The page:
a placement order is completed, the campus behavior coordinator may complete the proceedings and issue a placement order. If the student then reenrolls in the district during the same or a subsequent school year, the district may enforce the order at that time, less any period of the placement that has been served by the student during enrollment in another district. If the campus behavior coordinator or the board fails to issue a placement order after the student withdraws, the next district in which the student enrolls may complete the proceedings and issue a placement order. Newly Enrolled Students The district shall decide on a case-by-case basis whether to continue the placement of a student who enrolls in the district and was assigned to a DAEP in an open-enrollment charter school or another district including a district in another state. The district may place the student in the district’s DAEP or a regular classroom setting. When a student enrolls in the district with a DAEP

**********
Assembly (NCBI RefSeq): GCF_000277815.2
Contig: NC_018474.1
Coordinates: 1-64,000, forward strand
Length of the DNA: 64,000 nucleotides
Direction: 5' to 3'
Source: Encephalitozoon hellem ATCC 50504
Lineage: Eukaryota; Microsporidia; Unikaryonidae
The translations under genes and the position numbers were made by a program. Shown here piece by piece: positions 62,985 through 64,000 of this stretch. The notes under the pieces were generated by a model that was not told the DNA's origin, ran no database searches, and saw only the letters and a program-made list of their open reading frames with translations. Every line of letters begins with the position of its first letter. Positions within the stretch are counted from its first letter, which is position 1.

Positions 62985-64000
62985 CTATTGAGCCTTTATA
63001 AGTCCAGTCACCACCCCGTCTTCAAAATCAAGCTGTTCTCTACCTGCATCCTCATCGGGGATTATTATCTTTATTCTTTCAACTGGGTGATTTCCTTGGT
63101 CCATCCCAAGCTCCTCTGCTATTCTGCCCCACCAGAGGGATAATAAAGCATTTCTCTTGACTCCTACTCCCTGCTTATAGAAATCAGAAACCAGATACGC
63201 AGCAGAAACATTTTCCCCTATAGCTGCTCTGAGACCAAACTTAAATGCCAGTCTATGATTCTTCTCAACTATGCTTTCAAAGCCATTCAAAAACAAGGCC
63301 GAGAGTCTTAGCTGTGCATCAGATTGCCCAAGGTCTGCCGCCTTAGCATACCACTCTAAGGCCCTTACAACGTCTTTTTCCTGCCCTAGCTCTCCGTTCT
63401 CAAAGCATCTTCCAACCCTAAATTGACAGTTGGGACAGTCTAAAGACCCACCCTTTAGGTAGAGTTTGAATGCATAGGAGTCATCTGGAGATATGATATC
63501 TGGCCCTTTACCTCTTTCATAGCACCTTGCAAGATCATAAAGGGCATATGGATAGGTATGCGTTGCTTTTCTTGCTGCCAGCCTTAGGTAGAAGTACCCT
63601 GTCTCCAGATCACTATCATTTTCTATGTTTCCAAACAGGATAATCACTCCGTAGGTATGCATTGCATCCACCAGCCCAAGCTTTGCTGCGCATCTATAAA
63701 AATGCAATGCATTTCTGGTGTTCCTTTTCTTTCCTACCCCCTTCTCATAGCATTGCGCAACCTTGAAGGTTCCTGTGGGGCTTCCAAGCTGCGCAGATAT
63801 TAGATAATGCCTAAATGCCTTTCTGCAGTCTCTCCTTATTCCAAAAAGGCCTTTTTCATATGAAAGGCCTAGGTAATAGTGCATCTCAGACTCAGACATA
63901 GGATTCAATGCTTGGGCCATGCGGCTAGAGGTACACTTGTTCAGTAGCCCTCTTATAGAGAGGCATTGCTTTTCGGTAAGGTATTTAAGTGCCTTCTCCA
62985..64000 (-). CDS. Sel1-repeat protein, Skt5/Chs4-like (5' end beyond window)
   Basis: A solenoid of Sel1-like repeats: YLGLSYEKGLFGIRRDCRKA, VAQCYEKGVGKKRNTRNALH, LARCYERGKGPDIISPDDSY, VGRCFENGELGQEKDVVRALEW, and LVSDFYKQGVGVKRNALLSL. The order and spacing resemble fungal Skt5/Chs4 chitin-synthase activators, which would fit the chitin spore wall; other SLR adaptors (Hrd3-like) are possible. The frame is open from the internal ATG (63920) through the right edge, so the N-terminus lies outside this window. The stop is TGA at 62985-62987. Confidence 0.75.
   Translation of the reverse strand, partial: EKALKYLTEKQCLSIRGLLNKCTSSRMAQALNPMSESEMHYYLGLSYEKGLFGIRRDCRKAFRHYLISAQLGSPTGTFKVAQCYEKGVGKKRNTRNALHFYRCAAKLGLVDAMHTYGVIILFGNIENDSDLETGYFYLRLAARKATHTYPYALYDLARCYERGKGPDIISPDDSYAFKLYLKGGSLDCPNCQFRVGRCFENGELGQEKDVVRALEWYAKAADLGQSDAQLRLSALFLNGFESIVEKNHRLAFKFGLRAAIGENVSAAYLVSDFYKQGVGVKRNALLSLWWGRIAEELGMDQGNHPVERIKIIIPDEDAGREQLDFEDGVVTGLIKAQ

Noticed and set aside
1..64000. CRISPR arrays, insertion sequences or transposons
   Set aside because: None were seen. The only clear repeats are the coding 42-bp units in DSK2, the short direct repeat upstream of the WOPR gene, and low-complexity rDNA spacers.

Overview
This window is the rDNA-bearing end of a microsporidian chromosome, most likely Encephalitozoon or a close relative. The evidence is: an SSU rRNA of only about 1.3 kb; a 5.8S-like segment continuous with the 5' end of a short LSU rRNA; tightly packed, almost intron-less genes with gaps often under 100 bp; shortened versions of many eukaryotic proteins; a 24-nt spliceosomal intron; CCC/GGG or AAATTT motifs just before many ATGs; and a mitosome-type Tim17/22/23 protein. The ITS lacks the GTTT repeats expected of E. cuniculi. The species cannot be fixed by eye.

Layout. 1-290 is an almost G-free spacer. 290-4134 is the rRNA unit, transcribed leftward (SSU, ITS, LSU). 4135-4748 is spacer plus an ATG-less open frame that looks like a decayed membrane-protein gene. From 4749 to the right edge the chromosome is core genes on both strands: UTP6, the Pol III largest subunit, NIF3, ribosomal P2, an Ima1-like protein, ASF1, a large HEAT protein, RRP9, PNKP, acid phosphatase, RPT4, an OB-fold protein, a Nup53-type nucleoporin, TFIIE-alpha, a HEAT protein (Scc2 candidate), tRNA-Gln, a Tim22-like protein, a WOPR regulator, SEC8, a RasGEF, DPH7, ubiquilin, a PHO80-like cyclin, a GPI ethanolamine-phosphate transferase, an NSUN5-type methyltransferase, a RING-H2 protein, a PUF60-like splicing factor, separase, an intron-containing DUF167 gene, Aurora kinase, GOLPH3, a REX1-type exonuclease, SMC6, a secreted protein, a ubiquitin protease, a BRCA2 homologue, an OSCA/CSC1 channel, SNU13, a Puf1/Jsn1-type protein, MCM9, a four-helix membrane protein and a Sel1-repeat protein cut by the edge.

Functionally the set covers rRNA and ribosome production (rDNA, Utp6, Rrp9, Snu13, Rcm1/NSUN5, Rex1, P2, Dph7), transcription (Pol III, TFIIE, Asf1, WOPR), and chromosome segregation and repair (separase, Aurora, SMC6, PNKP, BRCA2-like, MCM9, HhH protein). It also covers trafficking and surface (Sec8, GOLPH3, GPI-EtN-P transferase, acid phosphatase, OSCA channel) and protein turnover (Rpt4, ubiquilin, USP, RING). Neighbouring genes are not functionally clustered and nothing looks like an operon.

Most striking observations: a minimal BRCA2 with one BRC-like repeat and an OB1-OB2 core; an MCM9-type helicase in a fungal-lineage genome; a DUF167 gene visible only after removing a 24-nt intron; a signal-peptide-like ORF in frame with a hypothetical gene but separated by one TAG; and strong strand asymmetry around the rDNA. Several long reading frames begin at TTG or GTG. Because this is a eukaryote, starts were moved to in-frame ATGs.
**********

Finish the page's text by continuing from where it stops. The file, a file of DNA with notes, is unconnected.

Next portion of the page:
placement from a district in another state, the district has the right to place the student in DAEP to the same extent as any other newly enrolled student if the behavior committed is a reason for DAEP placement in the receiving district. State law requires the district to reduce a placement imposed by a district in another state that exceeds one year so that the total placement does not exceed one year. After a review, however, the placement may be extended beyond a year if the district determines that the student is a threat to the safety of other students or employees or the extended placement is in the best interest of the student. Emergency Placement Procedure When an emergency placement is necessary because the student’s behavior is so unruly, disruptive, or abusive that it seriously interferes with classroom or school operations, the student shall be given oral notice of the reason for the action. Not later than the tenth day after the date of the placement, the student shall